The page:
The joy of a long Christmas
Why do Americans insist on ending the festive season so quickly?
The disappearance of Christmas lights from the world's windows is one of those sudden transformations that affect us even though we are as accustomed to it as we are the natural changing of the seasons. It is probably not quite as instantaneous as we imagine. There are always the stragglers who are too busy to undo what is often several hours' work according to some implicitly understood timetable and the merely lazy; perhaps most significant, there are those persons, in surprisingly large numbers, who for reasons they cannot quite articulate find themselves reluctant to go gently into the dark night of winter.
Still, it is my experience that most American households who bother decorating for Christmas at all — still the overwhelming majority in rural Michigan — take down their lights on or around January 2, a full month before the end of Christmastide. This is to say nothing of Christmas trees, which, more often than not, are plastic structures that are easy to take apart than they are to assemble rather than firs or pines or — the most beautiful, I have always thought — blue spruces, which are rarely purchased with the intention that they will be kept alive for more than a month.
Another essay could be written about the difficulties of raising a Christian family amid the deceitful clemency offered by a world that adorns itself as if for a ball only to declare a premature end to the revelry as soon as the first glass is raised, while the band is still warming up, and many hours before anyone in attendance has experienced the real joy of any party: that incomparable 2:00 a.m. feeling of contentment that always follows a full belly, plenty of drink, and hours of good talk, a peace that somehow transcends the circumstances that have apparently given rise to it. What I am concerned with here is how the secular world feels about the absence of light which in my own household sometimes carries us even into the gloom of Septuagesima, the third Sunday before Ash Wednesday (as it has this year).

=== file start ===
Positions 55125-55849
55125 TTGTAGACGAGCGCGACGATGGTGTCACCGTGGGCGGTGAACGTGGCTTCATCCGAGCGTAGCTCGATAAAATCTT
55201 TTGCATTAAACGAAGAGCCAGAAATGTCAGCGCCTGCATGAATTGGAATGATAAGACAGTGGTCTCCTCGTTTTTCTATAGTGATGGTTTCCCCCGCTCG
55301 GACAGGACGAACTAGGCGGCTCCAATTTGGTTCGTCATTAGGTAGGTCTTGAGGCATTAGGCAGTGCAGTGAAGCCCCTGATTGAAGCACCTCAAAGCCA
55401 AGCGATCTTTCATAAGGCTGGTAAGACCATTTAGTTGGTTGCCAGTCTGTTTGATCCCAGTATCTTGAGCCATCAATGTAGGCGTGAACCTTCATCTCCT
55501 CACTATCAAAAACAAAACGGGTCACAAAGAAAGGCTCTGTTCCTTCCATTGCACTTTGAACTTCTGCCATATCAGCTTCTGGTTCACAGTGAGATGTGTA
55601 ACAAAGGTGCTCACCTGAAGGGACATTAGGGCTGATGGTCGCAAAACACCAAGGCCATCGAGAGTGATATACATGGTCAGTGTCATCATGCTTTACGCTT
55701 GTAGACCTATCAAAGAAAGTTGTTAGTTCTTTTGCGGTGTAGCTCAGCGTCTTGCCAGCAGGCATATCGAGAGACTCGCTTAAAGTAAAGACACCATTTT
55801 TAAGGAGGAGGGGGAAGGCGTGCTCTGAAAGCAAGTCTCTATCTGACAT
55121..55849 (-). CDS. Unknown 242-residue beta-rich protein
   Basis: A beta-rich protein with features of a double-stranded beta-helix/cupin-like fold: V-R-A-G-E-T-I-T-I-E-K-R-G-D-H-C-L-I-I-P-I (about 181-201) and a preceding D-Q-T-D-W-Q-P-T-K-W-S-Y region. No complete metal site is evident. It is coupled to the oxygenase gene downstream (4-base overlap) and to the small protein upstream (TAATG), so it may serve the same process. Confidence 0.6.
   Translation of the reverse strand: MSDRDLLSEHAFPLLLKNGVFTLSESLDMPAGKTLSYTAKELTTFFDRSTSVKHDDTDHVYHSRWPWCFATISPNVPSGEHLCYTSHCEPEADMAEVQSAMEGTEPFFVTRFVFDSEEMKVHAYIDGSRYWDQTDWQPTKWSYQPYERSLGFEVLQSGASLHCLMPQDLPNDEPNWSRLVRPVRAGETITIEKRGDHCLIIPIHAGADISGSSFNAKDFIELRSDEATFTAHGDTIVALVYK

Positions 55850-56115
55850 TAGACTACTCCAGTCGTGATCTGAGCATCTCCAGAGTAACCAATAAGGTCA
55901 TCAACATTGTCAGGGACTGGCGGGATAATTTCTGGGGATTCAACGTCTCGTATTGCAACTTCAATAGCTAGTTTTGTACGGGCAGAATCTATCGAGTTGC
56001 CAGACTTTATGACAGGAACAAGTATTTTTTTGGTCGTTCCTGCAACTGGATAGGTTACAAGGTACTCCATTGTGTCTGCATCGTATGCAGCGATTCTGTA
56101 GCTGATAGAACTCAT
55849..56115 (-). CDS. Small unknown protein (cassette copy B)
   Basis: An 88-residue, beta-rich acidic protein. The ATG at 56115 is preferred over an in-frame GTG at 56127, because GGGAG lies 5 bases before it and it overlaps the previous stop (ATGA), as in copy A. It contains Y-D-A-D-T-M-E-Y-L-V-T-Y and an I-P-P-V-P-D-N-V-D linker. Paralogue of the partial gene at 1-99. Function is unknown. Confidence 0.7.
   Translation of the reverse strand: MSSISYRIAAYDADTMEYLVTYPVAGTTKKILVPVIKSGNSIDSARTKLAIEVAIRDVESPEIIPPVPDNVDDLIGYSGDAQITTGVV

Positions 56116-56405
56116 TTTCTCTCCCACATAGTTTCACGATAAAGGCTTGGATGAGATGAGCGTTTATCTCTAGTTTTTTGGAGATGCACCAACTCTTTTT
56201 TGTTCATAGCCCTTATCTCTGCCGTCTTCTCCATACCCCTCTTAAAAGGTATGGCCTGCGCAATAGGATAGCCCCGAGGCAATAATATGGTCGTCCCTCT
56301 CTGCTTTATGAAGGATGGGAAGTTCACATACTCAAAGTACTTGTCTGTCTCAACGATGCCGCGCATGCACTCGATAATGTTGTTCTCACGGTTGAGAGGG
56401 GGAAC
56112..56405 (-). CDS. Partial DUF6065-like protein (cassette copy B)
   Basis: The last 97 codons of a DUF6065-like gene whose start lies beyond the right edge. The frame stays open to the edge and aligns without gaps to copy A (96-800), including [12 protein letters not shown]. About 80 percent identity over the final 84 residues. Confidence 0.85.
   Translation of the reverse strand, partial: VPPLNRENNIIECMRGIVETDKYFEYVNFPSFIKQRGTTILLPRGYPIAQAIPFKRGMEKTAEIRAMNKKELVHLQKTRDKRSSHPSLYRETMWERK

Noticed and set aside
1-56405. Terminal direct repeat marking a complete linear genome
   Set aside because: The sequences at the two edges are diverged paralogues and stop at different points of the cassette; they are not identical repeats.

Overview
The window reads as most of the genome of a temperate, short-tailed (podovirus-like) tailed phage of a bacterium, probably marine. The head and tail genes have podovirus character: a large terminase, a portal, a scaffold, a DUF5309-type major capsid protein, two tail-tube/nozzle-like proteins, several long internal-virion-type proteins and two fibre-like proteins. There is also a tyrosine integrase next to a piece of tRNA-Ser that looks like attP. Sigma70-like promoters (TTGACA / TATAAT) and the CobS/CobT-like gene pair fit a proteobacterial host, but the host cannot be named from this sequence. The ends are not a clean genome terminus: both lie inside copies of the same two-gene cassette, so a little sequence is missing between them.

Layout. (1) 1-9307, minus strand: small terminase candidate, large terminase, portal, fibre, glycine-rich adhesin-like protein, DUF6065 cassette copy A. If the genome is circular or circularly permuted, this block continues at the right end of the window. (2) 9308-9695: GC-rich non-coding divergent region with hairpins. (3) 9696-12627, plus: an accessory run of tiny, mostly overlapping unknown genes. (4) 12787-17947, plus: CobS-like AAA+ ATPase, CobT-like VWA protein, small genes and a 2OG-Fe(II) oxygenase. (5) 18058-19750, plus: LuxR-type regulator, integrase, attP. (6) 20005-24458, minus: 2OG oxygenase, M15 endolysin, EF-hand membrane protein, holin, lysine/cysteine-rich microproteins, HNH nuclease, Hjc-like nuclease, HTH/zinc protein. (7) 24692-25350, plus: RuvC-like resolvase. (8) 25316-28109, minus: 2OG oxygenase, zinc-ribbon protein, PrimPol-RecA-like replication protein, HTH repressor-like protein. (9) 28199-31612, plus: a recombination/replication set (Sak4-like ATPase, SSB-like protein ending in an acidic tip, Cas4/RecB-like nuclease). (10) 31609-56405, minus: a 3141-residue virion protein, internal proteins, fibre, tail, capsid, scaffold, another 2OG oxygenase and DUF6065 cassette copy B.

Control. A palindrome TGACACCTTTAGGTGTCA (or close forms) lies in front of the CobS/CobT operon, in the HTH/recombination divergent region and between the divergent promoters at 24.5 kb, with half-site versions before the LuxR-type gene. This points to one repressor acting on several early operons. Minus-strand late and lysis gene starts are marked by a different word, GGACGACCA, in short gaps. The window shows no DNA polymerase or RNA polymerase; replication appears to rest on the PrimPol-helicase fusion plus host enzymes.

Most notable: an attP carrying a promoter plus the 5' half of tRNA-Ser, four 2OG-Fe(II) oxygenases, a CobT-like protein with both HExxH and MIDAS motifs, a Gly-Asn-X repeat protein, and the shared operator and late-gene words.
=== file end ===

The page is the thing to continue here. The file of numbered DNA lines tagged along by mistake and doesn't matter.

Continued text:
One does not have to share in what, upon reflection, seems to me a joyfully bizarre hope at the heart of the Christian religion to believe that a world illumined by colored lights is merrier than one in which we are all left alone with the "mind of winter." Witness the somber parade of facts about seasonal depression alongside the somewhat dodgier array of statistics about whether golden lights and silver bulbs make us happier. The latter seems to me as difficult to prove scientifically as the proposition that children enjoy ice cream, and just as pointless.
My proposal is thus a fairly simple one. Instead of putting up decorations weeks before Thanksgiving and removing them within hours of the ball coming down in Times Square, we should wait until Christmas Eve or the soonest feasible date beforehand (perhaps on Gaudete Sunday, near the end of Advent) and keep them up in the January cold until the Feast of the Presentation of Our Lord, on February 2. Not only would this allow us to fix the inchoate hopes that we all begin to feel around the time we have finished the last of the turkey leftovers on some clearly defined object in the near future; it would also fend off the darkness, literal and otherwise, until spring and its attendant promise of resurrection is just around the corner.
On Tuesday night, when the tree is thrown in what by Easter will again have become the compost pile, the lights will go back in their boxes with the bulbs and Nativity figures and the tinsel. But there will be time for treats and one or two more presents, exchanged almost furtively, like the possessions of a condemned man, and prayers after the lighting of blessed candles, which will be visible from the still-decorated window. This light is the only meaningful response I can think of to the snow, and its promise of a "Nothing that is not there and the nothing that is."